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Tips to avoid accidental poisoning

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POSTED: March 11, 2009 12:03 p.m.
AUGUSTA — About 85,000 children are treated in hospital emergency rooms for accidental poisonings each year. In fact, the MCGHealth Children’s Medical Center treated 288 children age 14 and under from Richmond and Columbia counties for some type of poisoning in 2008.
Children are at significantly greater risk than adults for accidental poisoning because they are smaller, have faster metabolic rates and are less able physically to handle toxic chemicals. In addition, natural curiosity and their desire to put everything in their mouths increase their poisoning risk.
So what can parents do to prevent poisonings? Here are some tips:
• Store potentially poisonous household products and medications locked out of children’s sight and reach.
• Read labels to find out what is poisonous. Potential hazards include makeup, medicine, plants, cleaning products, pesticides, art supplies and beer, wine and liquor.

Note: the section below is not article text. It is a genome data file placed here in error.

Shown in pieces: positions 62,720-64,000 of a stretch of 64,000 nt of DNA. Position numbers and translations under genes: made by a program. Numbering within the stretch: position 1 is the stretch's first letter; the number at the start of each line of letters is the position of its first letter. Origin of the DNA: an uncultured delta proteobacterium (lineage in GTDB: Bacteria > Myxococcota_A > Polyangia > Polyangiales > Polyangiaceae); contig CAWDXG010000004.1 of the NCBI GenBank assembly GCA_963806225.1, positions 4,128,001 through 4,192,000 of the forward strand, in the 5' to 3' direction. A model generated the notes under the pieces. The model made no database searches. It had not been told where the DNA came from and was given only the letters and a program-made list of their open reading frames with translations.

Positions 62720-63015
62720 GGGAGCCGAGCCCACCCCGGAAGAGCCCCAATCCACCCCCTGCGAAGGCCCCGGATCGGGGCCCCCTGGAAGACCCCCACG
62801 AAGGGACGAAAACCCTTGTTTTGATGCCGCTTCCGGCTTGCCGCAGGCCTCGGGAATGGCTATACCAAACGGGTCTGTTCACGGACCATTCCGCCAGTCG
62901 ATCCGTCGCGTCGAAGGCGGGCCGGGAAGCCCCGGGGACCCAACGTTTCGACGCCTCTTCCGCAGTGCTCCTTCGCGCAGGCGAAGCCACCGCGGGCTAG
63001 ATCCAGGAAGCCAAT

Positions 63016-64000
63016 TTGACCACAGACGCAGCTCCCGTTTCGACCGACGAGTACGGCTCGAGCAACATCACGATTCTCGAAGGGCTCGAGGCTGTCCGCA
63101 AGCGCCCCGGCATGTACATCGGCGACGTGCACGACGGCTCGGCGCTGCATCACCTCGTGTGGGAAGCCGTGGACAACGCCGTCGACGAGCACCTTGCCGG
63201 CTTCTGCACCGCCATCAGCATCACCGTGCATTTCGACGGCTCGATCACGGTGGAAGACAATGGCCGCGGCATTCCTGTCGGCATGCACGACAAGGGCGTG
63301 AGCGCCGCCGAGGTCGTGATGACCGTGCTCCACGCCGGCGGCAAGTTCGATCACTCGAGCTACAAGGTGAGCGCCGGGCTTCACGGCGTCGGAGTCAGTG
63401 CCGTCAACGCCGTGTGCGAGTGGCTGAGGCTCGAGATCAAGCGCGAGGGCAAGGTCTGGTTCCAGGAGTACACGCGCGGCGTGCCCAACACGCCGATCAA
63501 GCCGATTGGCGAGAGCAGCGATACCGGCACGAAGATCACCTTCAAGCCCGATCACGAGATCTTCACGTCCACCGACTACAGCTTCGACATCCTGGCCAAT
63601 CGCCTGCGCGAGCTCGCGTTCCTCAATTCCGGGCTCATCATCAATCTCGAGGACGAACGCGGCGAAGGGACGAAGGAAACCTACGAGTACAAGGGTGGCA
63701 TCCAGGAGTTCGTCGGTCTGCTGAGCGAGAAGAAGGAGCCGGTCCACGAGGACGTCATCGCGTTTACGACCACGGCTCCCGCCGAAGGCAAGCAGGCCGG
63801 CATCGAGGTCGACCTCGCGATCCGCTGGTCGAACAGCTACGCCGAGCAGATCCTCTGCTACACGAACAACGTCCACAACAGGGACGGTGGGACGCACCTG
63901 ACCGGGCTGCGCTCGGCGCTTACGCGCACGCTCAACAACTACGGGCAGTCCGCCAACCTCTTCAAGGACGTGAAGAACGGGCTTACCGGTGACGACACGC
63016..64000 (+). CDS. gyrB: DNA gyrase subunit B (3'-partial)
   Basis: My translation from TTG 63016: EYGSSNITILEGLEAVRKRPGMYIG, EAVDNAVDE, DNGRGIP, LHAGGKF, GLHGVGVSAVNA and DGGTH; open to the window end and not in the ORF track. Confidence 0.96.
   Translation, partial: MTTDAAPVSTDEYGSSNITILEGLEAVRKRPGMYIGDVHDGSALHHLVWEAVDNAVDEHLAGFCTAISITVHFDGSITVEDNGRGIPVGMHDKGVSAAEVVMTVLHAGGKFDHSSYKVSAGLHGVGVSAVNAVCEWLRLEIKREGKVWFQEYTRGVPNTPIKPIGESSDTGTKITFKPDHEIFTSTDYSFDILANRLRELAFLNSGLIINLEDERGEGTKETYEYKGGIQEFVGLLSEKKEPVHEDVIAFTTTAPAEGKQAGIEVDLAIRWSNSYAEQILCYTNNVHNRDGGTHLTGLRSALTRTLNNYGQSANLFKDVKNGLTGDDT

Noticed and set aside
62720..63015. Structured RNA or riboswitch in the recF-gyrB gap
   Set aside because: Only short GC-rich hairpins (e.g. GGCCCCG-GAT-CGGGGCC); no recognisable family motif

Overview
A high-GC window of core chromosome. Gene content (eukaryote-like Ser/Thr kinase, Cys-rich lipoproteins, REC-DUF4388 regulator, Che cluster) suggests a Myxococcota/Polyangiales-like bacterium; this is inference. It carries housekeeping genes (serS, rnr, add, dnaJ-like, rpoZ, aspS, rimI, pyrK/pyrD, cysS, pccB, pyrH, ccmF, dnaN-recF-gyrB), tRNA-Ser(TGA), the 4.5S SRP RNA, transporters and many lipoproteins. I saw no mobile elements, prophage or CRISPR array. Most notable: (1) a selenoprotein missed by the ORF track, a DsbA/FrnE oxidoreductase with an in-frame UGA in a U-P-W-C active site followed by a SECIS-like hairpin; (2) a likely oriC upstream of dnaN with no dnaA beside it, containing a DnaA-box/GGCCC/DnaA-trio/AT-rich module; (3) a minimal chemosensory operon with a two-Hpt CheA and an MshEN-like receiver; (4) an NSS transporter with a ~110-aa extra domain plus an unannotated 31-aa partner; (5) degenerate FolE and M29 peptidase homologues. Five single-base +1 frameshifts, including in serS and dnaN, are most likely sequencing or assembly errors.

• Never leave potentially poisonous household products unattended while in use.
• Ladies should be aware of poisons that may be inhandbags. Store handbags out of the reach of young children.
• Never mix cleaning products.
• Buy child-resistant packages when available, and keep products in their original packages to avoid confusion.
And when it comes to medicines in particular, follow these guidelines:
• Always read labels, follow directions and give medicines to children based on their weights and ages.
• Only use original dispensers with children’s medications.
• Don’t take medicine or vitamins in front of kids, and don’t call them candy.
• Throw away old medicine by flushing it down a toilet.
• Watch out for guests. Provide visitors a small lock box with a key (available at most home improvement centers) so they can lock their items safely away from children.
• Keep the national poison control center hotline and local emergency numbers near all telephones.
The poison control center hotline is 1-800-222-1222. If you suspect poisoning and a child is choking, collapses, can’t breathe or is having a seizure, call 911. Otherwise, take the product to the phone and call the hotline.
Nearly 90 percent of all poison exposures occur in homes, so make sure friends, family, babysitters and other guests know the steps to preventing poisonings.
 

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